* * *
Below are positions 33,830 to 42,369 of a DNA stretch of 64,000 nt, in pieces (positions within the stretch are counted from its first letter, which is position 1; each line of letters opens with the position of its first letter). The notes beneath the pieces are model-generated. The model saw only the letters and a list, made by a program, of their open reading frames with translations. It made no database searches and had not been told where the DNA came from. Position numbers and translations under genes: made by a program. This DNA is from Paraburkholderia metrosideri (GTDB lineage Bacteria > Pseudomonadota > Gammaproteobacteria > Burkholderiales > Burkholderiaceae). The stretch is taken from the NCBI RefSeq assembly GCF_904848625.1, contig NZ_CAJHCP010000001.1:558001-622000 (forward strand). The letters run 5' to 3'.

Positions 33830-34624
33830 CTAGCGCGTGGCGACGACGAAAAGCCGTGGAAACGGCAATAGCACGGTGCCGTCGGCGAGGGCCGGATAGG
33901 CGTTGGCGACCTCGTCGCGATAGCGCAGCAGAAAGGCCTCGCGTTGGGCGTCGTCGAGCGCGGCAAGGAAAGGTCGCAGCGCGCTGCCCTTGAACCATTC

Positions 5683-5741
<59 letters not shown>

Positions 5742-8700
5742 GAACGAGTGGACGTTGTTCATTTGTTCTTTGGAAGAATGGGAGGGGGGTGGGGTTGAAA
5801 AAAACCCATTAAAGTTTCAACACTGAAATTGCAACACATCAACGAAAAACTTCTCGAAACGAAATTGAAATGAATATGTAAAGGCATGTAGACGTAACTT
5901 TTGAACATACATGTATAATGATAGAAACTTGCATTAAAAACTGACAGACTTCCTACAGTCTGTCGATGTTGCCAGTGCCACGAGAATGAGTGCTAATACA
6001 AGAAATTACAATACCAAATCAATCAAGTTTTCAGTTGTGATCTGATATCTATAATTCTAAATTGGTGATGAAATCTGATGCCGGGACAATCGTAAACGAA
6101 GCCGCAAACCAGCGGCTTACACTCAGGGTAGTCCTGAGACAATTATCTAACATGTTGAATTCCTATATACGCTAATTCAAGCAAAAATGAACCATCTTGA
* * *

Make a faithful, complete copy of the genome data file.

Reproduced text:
Below are positions 33,830 to 42,369 of a DNA stretch of 64,000 nt, in pieces (positions within the stretch are counted from its first letter, which is position 1; each line of letters opens with the position of its first letter). The notes beneath the pieces are model-generated. The model saw only the letters and a list, made by a program, of their open reading frames with translations. It made no database searches and had not been told where the DNA came from. Position numbers and translations under genes: made by a program. This DNA is from Paraburkholderia metrosideri (GTDB lineage Bacteria > Pseudomonadota > Gammaproteobacteria > Burkholderiales > Burkholderiaceae). The stretch is taken from the NCBI RefSeq assembly GCF_904848625.1, contig NZ_CAJHCP010000001.1:558001-622000 (forward strand). The letters run 5' to 3'.

Positions 33830-34624
33830 CTAGCGCGTGGCGACGACGAAAAGCCGTGGAAACGGCAATAGCACGGTGCCGTCGGCGAGGGCCGGATAGG
33901 CGTTGGCGACCTCGTCGCGATAGCGCAGCAGAAAGGCCTCGCGTTGGGCGTCGTCGAGCGCGGCAAGGAAAGGTCGCAGCGCGCTGCCCTTGAACCATTC

Positions 5683-5741
<59 letters not shown>

Positions 5742-8700
5742 GAACGAGTGGACGTTGTTCATTTGTTCTTTGGAAGAATGGGAGGGGGGTGGGGTTGAAA
5801 AAAACCCATTAAAGTTTCAACACTGAAATTGCAACACATCAACGAAAAACTTCTCGAAACGAAATTGAAATGAATATGTAAAGGCATGTAGACGTAACTT
5901 TTGAACATACATGTATAATGATAGAAACTTGCATTAAAAACTGACAGACTTCCTACAGTCTGTCGATGTTGCCAGTGCCACGAGAATGAGTGCTAATACA
6001 AGAAATTACAATACCAAATCAATCAAGTTTTCAGTTGTGATCTGATATCTATAATTCTAAATTGGTGATGAAATCTGATGCCGGGACAATCGTAAACGAA
6101 GCCGCAAACCAGCGGCTTACACTCAGGGTAGTCCTGAGACAATTATCTAACATGTTGAATTCCTATATACGCTAATTCAAGCAAAAATGAACCATCTTGA